The UK Robotics Growth Partnership (RGP) aims to set the conditions for success to empower the UK to be a global leader in Robotics and Autonomous Systems whilst delivering a smarter, safer, more prosperous, sustainable and competitive UK. The aim is for smart machines to become ubiquitous, woven into the fabric of society, in every sector, every workplace, and at home. If done right, this could lead to increased productivity, and improved quality of life. It could enable us to meet Net Zero targets, and support workers as their roles transition from menial tasks.
One thing that’s striking is that although robotics holds so much potential, they are not yet ready. The covid crisis has made this very clear. If it had been ready, we could have – at scale – deployed robots to sanitise hospitals, enable doctor-patient communication through telepresence, or connect patients with loved ones. Robots could have produced, organised, and delivered much needed samples, tests, PPE, medicine, and food across the UK. And many businesses could be reopening with a robotic interface. Robots could have powered a low-touch economy, where activities continue even when humans can’t be in close physical contact, driving recovery and resilience.
For the past year, we’ve been thinking about this at the RGP. How could we have done things better? What would it take to make an armada of disinfecting robots for a Covid pop-up hospital (called a Nightingale hospital in the UK)? Ideally we would have been able to log into a digital twin of the hospital, port in a model of a robot platform from a database, work-up a solution in the virtual world, and readily port it to an actual testbed to demonstrate its function in the physical world. We could then trial the solution in a living lab, maybe a dedicated Nightingale, before scaling up the solution to other hospitals. Others developing telepresence robots could follow the same methodology, checking that their solutions are interoperable, and working within the same virtual and physical environments.
We have many bits of the puzzle in the UK – great research and industry, plus government buy-in, but what we need is to bring this together.
To explore this further, we spent the last months hosting ThinkIns with Tortoise Media to get feedback from Academia, Industry, Policy and the Public. You can read all the blog posts and watch the videos here:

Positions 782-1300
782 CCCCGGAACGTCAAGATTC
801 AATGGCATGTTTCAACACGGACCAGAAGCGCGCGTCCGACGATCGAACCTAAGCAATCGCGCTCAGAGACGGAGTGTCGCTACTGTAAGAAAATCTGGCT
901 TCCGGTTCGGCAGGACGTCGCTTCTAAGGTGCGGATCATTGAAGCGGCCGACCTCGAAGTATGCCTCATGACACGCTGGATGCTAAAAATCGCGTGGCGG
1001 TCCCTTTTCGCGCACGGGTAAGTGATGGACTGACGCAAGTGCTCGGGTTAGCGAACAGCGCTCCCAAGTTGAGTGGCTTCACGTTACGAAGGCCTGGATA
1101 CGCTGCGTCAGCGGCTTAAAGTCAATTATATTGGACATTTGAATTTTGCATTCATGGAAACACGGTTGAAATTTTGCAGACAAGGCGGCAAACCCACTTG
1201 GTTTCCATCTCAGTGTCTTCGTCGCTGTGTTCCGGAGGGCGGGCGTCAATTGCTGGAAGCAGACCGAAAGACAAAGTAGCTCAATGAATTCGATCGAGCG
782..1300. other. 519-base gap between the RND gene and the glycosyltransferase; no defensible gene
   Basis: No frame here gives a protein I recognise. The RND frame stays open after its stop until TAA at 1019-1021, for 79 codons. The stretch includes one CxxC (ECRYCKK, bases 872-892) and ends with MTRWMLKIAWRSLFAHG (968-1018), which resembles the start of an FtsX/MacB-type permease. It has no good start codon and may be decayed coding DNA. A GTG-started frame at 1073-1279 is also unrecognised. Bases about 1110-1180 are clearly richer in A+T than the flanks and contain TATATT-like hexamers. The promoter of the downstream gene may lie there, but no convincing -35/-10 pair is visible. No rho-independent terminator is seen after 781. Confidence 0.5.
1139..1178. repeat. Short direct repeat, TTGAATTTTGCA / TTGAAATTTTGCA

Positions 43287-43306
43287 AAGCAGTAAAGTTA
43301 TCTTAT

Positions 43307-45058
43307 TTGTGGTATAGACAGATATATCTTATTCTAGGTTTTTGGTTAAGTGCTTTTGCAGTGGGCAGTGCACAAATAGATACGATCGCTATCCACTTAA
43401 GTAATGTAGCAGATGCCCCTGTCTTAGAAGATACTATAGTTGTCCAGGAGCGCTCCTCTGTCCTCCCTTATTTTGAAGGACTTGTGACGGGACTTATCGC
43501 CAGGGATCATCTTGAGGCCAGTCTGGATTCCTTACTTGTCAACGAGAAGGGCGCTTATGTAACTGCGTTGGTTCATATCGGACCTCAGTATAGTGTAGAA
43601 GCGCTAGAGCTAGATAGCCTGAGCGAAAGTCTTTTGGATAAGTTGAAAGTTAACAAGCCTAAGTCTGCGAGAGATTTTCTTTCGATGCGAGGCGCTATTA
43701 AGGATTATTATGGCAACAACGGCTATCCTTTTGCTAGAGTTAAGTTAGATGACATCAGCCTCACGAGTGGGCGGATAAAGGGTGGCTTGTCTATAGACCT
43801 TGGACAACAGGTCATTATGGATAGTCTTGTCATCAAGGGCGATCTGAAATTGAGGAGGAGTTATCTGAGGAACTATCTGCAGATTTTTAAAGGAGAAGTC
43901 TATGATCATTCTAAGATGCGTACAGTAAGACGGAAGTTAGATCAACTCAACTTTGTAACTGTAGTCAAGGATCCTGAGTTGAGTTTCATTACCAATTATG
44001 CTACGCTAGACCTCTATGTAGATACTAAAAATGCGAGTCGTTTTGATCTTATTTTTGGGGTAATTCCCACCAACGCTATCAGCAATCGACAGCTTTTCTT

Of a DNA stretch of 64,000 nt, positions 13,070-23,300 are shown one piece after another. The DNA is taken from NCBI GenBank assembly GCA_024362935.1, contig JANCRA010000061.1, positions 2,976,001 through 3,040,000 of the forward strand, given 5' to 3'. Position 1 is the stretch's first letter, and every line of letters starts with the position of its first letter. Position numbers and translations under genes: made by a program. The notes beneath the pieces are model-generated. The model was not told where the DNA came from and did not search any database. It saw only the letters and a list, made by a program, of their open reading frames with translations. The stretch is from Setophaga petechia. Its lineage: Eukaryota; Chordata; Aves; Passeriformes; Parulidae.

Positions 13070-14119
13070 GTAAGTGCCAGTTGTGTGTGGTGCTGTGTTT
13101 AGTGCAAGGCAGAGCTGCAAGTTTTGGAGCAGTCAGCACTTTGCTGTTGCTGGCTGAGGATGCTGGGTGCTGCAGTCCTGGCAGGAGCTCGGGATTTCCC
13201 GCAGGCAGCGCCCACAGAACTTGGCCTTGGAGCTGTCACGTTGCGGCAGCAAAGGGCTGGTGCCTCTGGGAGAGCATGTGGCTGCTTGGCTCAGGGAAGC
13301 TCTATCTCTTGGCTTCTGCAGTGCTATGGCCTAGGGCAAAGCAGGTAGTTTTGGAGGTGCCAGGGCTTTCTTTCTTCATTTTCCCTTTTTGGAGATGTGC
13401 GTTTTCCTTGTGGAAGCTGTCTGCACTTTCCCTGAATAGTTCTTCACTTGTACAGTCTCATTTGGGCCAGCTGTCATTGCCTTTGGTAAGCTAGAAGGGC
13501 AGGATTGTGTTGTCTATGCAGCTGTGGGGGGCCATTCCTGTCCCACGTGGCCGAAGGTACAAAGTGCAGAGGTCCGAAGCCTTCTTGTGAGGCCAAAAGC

The future of smart machines: reflections from academia https://ukrgp.org/the-future-of-smart-machines-reflections-from-academia/
Building an ecosystem to make useful robots https://ukrgp.org/building-an-ecosystem-to-make-useful-robots/
Musings with the public about their future with smart machines https://ukrgp.org/musings-with-the-public-about-their-future-with-smart-machines/
Keeping up with the pace of change – positioning the UK as a leader in smart machines https://ukrgp.org/keeping-up-with-the-pace-of-change-positioning-the-uk-as-a-leader-in-smart-machines/
Below are some preliminary findings.
From digital twins to living labs
In his blog, James Kell from Rolls Royce says “The UK is small enough to collaborate well, but big enough to be a global leader. But to be successful we will need new tools, in particular better, cheaper digital twins – synthetic environments where we can develop and test new approaches before we test them in real world environments on our $35m engines.”
Professor Samia Nefti-Meziani from Salford University had a similar comment “Society needs better tools to support a sustainable future, with a new network of synthetic environments to build and fine-tune new technologies, to ensure they work in the real world and to reduce the time from their inception to deployment from years to months. Digital platforms and accessible, open-source software tools will empower SMEs, academics and the public sector to engage and benefit from these new solutions.”
Collaboration across academia and industry